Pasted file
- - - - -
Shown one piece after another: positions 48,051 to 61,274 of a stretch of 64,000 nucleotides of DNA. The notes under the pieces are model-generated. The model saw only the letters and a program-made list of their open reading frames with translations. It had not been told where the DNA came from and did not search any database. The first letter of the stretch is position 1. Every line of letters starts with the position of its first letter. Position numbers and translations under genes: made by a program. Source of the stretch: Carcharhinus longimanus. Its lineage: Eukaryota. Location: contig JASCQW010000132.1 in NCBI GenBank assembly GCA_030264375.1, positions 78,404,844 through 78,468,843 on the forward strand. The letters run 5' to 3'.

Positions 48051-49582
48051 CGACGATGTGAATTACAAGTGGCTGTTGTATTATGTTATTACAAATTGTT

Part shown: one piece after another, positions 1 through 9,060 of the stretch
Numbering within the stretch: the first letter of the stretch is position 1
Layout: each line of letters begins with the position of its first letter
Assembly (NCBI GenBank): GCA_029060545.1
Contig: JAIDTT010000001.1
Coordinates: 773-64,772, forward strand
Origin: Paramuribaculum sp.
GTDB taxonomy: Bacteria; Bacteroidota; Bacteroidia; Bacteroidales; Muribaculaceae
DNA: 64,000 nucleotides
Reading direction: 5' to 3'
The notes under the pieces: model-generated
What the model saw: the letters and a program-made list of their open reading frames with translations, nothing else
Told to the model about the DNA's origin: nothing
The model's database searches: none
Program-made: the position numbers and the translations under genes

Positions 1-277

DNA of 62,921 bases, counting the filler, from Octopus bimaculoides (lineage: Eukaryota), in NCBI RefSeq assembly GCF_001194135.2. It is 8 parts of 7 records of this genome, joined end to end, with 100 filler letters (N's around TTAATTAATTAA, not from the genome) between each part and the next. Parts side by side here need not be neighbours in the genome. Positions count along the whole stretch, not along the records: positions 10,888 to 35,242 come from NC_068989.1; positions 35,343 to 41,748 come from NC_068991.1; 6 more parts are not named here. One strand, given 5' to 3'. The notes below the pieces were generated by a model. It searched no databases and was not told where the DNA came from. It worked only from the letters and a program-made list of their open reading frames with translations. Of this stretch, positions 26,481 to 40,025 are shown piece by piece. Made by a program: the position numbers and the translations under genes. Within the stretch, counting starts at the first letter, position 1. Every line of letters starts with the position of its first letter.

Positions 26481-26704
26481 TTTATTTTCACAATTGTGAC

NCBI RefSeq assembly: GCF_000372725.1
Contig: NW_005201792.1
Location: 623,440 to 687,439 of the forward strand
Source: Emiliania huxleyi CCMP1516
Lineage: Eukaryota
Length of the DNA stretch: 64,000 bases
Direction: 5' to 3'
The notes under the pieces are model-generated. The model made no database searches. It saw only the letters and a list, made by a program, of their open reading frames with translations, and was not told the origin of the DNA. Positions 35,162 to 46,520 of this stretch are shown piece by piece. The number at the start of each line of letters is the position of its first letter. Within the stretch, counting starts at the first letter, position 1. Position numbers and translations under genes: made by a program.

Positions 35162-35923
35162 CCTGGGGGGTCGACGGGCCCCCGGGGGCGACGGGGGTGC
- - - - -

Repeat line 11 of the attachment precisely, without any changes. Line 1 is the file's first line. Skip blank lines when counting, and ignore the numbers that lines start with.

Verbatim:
GTDB taxonomy: Bacteria; Bacteroidota; Bacteroidia; Bacteroidales; Muribaculaceae